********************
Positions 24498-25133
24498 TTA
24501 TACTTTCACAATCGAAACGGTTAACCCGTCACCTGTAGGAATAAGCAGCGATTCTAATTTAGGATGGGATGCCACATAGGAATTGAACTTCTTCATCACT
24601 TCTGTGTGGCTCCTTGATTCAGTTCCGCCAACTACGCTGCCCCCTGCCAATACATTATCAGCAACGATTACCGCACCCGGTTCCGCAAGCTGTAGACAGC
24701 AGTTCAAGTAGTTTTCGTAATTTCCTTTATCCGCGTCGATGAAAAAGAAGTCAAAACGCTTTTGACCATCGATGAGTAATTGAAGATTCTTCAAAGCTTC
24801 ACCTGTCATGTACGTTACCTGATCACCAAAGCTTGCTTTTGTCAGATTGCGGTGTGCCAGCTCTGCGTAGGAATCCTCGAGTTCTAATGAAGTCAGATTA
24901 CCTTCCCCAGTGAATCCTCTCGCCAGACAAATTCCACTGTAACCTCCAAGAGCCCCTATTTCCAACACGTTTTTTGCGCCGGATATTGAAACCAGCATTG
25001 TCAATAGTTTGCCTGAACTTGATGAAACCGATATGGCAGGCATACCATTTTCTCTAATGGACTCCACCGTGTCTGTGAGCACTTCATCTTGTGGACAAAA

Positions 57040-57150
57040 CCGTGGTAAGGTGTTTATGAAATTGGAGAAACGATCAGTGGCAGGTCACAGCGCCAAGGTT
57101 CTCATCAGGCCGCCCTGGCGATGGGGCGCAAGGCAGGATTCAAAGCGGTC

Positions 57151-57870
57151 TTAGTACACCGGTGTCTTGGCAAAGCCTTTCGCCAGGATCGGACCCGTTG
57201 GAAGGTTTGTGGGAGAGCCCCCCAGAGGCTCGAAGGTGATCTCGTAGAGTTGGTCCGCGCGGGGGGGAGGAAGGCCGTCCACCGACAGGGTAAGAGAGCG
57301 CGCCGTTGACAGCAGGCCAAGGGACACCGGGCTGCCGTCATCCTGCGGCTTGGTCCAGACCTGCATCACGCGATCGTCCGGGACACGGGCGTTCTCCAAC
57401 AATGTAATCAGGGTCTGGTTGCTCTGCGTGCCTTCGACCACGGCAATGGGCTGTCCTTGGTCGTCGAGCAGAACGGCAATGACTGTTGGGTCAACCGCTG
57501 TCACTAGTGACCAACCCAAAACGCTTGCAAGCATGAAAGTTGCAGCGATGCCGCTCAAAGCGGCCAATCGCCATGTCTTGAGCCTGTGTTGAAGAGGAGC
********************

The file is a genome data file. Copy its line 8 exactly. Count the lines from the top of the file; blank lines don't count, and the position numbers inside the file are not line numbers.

25001 TCAATAGTTTGCCTGAACTTGATGAAACCGATATGGCAGGCATACCATTTTCTCTAATGGACTCCACCGTGTCTGTGAGCACTTCATCTTGTGGACAAAA